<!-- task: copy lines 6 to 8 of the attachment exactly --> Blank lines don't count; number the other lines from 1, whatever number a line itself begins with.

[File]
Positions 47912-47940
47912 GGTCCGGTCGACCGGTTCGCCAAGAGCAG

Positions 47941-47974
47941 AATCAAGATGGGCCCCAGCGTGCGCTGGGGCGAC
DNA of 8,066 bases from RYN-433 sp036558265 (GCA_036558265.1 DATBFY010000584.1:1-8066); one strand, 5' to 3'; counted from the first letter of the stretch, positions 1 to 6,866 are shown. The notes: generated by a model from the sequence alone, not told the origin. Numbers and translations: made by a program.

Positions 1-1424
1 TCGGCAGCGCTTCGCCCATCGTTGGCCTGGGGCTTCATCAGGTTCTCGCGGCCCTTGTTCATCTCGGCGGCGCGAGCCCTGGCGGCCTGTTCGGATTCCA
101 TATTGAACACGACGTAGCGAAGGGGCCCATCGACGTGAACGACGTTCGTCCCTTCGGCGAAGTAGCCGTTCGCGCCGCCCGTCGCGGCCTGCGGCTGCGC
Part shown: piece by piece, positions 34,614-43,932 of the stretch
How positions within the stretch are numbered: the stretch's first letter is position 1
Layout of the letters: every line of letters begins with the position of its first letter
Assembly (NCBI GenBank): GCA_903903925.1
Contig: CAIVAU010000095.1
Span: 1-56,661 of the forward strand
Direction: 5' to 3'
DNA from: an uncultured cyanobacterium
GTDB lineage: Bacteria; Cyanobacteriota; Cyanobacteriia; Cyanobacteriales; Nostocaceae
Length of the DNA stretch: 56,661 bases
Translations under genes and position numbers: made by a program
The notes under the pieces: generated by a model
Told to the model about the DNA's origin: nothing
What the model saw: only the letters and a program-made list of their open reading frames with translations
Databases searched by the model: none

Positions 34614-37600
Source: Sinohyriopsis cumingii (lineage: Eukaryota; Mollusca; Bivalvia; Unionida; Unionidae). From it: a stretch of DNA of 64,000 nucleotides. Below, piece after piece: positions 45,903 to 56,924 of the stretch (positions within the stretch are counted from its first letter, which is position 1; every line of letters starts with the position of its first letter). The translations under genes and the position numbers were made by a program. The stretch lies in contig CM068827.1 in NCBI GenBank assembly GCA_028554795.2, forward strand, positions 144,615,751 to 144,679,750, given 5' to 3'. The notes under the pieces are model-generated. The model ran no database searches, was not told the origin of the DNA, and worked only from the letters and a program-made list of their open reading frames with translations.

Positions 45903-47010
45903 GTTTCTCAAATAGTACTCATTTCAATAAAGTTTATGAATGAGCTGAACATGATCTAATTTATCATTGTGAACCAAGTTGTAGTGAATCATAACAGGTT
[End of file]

Positions 1-1424
1 TCGGCAGCGCTTCGCCCATCGTTGGCCTGGGGCTTCATCAGGTTCTCGCGGCCCTTGTTCATCTCGGCGGCGCGAGCCCTGGCGGCCTGTTCGGATTCCA
101 TATTGAACACGACGTAGCGAAGGGGCCCATCGACGTGAACGACGTTCGTCCCTTCGGCGAAGTAGCCGTTCGCGCCGCCCGTCGCGGCCTGCGGCTGCGC